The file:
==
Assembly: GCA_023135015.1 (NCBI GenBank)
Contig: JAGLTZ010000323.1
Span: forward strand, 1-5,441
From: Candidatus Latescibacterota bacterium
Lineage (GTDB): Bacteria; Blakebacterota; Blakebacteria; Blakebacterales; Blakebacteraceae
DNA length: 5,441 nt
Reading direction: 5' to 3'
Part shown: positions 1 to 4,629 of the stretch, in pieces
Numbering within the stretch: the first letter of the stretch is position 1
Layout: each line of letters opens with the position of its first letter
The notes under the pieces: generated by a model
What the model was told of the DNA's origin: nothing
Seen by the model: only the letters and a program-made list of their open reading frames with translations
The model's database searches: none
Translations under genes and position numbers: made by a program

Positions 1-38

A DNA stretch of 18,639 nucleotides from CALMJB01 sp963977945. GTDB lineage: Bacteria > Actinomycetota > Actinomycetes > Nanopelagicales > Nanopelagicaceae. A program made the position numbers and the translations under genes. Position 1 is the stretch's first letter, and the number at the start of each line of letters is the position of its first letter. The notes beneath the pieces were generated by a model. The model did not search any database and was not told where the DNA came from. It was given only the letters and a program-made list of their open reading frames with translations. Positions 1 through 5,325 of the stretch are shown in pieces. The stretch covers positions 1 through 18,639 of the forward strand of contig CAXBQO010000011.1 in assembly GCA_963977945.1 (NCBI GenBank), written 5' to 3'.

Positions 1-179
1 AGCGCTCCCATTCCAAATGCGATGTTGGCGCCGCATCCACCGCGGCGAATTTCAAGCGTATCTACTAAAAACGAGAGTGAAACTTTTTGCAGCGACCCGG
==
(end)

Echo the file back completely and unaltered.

Assembly: GCA_023135015.1 (NCBI GenBank)
Contig: JAGLTZ010000323.1
Span: forward strand, 1-5,441
From: Candidatus Latescibacterota bacterium
Lineage (GTDB): Bacteria; Blakebacterota; Blakebacteria; Blakebacterales; Blakebacteraceae
DNA length: 5,441 nt
Reading direction: 5' to 3'
Part shown: positions 1 to 4,629 of the stretch, in pieces
Numbering within the stretch: the first letter of the stretch is position 1
Layout: each line of letters opens with the position of its first letter
The notes under the pieces: generated by a model
What the model was told of the DNA's origin: nothing
Seen by the model: only the letters and a program-made list of their open reading frames with translations
The model's database searches: none
Translations under genes and position numbers: made by a program

Positions 1-38

A DNA stretch of 18,639 nucleotides from CALMJB01 sp963977945. GTDB lineage: Bacteria > Actinomycetota > Actinomycetes > Nanopelagicales > Nanopelagicaceae. A program made the position numbers and the translations under genes. Position 1 is the stretch's first letter, and the number at the start of each line of letters is the position of its first letter. The notes beneath the pieces were generated by a model. The model did not search any database and was not told where the DNA came from. It was given only the letters and a program-made list of their open reading frames with translations. Positions 1 through 5,325 of the stretch are shown in pieces. The stretch covers positions 1 through 18,639 of the forward strand of contig CAXBQO010000011.1 in assembly GCA_963977945.1 (NCBI GenBank), written 5' to 3'.

Positions 1-179
1 AGCGCTCCCATTCCAAATGCGATGTTGGCGCCGCATCCACCGCGGCGAATTTCAAGCGTATCTACTAAAAACGAGAGTGAAACTTTTTGCAGCGACCCGG